Academic journal article Teacher Education Quarterly

Learning to Teach English Learners: Instructional Coaching and Developing Novice High School Teacher Capacity

Academic journal article Teacher Education Quarterly

Learning to Teach English Learners: Instructional Coaching and Developing Novice High School Teacher Capacity

Article excerpt

The number of English learners (ELs) in our schools continues to increase, and at the same time, the academic achievement of ELs consistently lags behind the achievement of native-English-speaking peers (Goldenberg & Coleman, 2010). These second language learners bring with them a set of special needs for teaching and learning, especially for mainstream content area teachers, who often have little or no specialized training for meeting these needs (Bunch, 2010). Although there is not yet extensive empirical work focused on how mainstream content teachers at the secondary level typically teach ELs or how they learn to more effectively teach these children in mainstream classrooms, scholars have begun to address the importance of linguistic knowledge for mainstream classroom teachers (Fillmore & Snow, 2000; Harper & de Jong, 2004; Lucas, Villegas, & Freedson-Gonzalez, 2008; Walqui, 2000). These scholars have argued that teachers need to provide rigorous, content-rich academic course work integrated with language development strategies to meet the instructional needs of ELs. This push for mainstream teachers to teach all students high-level content, including all levels of ELs, creates a challenging instructional environment, especially for novice teachers.

In addition, few principals possess pedagogical expertise or personal experience with ELs (Reyes, 2006); consequently, English as a second language (ESL) teachers are increasingly called on to be the experts in their buildings (Brooks, Adams, & Morita-Mullaney, 2010) and are charged with the task of meeting the instructional needs of ELs both in their ESL classes and in mainstream classes. This leadership responsibility of ESL teachers can include developing the capacity of mainstream teachers to more effectively meet the instructional needs of ELs in content classrooms. Many ESL teachers, however, do not have the time in their daily schedules to do the work that is expected or necessary, nor do they have the training or positionality (Creese, 2002) to provide such support.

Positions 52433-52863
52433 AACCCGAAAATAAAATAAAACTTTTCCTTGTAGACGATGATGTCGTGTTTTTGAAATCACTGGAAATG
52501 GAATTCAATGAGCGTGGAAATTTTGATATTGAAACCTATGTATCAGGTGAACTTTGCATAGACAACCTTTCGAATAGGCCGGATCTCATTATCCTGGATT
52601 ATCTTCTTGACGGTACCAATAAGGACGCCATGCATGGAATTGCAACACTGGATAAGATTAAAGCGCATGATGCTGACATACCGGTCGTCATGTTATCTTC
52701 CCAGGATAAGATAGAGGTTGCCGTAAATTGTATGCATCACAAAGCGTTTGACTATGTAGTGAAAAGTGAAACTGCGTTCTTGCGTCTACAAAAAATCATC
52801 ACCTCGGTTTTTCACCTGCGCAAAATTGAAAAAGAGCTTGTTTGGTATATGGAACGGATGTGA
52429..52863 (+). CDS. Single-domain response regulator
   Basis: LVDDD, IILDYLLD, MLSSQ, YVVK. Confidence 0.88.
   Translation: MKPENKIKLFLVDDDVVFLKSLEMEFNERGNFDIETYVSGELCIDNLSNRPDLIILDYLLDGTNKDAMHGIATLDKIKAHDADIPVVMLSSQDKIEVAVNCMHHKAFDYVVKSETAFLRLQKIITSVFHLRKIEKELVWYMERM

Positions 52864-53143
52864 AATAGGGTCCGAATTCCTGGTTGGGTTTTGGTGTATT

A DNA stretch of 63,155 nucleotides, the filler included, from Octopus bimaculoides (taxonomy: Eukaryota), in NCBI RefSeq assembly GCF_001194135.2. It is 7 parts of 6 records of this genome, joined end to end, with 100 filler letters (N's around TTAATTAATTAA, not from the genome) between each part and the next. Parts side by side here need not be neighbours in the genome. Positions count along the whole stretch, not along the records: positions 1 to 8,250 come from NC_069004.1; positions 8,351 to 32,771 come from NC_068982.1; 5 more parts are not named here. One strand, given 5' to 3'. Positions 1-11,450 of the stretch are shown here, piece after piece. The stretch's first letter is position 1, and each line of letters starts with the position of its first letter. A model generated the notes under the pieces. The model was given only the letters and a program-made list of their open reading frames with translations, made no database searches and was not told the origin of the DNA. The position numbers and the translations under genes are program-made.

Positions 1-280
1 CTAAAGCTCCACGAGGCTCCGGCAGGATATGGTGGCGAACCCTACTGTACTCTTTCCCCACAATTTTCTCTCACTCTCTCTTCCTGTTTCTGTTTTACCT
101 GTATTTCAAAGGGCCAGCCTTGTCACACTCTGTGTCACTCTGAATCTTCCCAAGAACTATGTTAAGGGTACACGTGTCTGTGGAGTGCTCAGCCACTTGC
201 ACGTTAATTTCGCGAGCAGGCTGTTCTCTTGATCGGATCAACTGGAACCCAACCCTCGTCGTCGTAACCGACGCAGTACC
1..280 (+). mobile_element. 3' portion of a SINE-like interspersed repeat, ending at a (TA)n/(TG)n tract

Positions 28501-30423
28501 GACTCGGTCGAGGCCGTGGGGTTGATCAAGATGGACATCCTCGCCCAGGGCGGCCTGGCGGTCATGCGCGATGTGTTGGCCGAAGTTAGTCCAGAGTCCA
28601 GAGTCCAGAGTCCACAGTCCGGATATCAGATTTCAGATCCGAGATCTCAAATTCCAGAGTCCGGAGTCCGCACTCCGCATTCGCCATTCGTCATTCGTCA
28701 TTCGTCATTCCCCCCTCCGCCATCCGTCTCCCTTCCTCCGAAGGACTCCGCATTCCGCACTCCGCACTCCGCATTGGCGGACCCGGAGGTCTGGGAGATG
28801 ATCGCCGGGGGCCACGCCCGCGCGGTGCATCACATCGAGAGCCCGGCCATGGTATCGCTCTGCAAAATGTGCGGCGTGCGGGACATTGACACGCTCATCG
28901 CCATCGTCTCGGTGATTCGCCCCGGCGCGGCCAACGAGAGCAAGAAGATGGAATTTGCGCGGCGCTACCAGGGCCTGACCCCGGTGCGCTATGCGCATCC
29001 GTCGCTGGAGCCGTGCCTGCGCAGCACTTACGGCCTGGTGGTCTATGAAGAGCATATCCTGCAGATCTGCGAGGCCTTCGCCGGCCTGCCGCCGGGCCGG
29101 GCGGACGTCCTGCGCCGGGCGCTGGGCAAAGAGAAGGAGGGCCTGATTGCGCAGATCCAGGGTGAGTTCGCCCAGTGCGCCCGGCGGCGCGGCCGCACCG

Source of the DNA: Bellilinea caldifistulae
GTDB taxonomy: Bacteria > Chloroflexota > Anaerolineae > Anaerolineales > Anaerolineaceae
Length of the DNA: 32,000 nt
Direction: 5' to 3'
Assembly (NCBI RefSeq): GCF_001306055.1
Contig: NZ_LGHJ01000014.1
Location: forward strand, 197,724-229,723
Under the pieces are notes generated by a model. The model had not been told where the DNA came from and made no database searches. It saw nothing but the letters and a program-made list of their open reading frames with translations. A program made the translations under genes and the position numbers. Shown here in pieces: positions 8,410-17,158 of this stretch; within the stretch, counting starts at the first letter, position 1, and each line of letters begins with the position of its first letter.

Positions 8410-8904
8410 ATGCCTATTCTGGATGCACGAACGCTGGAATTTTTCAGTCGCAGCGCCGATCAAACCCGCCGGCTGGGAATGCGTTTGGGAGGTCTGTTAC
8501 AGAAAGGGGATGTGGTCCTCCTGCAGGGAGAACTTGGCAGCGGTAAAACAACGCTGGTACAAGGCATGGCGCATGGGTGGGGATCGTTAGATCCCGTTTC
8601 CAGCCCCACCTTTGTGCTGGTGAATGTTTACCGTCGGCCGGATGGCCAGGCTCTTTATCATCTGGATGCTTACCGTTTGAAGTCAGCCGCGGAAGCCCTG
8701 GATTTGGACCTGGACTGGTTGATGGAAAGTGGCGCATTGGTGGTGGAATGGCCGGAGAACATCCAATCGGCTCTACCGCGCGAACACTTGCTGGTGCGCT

Furthermore, recent research has highlighted the role of teacher induction (programs that provide support, guidance, and orientation for new teachers) in novice teacher professional learning (Flores, 2006; Ingersoll & Strong, 2011) and has spoken to the importance of mentoring relationships that support novice teachers in navigating their particular school contexts (Wang, Odell, & Schwille, 2008). Instructional coaches are on the rise in core subject areas like mathematics and literacy, but we know little about the nature of EL-focused instructional coaching, particularly for novice teachers. This article addresses this important gap in the literature by examining the relationship between an EL facilitator (1) and novice teacher as a support for teacher learning. This analysis focuses on the following research questions:

1. How does the novice teacher learn to meet the instructional needs of ELs?

2. How does a novice teacher and EL facilitator relationship serve as a support for teacher learning?

In this article, I describe and analyze the professional learning of a novice teacher by focusing on her social participation with an EL facilitator within one high school. I argue that this relationship was a support for the novice teacher and that the interactions between these individuals contributed to the professional learning of this high school teacher and, ultimately, to the capacity of this teacher to meet the instructional needs of ELs in her mainstream classroom.

Framing the Problem

The approach that I use to analyze this novice teacher's professional learning draws on Wenger's (1998) Communities of Practice as a lens for understanding social participation as a means for learning. The interactions between the EL facilitator and the novice teacher are analyzed as the novice teacher makes meaning of her teaching and comes to understand what it means to be a content teacher in this particular context. …

Search by... Author
Show... All Results Primary Sources Peer-reviewed

Oops!

An unknown error has occurred. Please click the button below to reload the page. If the problem persists, please try again in a little while.